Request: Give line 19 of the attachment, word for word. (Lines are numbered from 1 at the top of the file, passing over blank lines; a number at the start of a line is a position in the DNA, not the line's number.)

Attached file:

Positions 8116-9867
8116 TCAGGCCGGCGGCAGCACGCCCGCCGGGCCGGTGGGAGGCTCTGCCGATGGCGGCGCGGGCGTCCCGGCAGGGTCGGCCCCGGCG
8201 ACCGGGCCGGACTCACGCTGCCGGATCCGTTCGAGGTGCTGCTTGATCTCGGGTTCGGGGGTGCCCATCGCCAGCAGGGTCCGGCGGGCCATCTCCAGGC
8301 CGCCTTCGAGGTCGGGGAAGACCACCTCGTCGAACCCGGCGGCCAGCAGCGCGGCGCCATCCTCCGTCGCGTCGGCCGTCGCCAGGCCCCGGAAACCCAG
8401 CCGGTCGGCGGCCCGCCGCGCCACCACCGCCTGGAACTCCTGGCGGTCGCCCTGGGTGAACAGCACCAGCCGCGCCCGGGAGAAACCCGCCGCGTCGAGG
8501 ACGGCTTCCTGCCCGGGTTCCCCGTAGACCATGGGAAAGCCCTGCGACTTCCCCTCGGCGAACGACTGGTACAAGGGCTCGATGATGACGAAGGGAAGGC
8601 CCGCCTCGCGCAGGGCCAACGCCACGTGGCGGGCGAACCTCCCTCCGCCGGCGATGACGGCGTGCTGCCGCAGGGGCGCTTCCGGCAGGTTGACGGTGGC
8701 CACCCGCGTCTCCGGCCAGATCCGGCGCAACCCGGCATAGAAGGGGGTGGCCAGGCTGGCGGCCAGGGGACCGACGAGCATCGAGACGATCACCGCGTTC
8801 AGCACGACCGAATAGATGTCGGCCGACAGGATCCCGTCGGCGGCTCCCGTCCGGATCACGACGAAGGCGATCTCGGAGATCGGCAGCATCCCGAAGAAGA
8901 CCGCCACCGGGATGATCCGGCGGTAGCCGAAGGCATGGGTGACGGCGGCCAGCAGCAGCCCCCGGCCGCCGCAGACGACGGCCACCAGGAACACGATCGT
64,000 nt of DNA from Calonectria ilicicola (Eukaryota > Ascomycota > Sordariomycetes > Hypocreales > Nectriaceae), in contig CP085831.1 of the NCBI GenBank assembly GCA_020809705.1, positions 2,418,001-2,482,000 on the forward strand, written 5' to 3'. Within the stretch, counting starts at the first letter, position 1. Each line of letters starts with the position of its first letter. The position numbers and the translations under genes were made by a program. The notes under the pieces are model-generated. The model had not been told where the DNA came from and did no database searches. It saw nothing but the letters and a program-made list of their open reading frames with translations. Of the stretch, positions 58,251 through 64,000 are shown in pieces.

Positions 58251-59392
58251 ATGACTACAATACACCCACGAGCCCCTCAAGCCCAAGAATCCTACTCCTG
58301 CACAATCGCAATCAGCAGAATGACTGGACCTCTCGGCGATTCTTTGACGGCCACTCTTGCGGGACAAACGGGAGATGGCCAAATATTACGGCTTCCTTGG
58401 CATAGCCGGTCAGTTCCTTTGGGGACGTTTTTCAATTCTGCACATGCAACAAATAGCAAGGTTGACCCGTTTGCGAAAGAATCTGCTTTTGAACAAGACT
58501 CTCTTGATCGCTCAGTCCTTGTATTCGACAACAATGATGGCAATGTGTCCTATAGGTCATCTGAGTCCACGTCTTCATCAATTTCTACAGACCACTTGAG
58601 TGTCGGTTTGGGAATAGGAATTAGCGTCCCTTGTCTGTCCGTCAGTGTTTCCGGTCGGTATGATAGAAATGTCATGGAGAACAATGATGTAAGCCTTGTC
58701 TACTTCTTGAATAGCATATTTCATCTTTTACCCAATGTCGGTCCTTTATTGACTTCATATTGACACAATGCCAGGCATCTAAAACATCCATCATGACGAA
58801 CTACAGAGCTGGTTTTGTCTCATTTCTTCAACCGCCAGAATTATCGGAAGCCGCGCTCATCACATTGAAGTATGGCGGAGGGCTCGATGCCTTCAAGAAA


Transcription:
58801 CTACAGAGCTGGTTTTGTCTCATTTCTTCAACCGCCAGAATTATCGGAAGCCGCGCTCATCACATTGAAGTATGGCGGAGGGCTCGATGCCTTCAAGAAA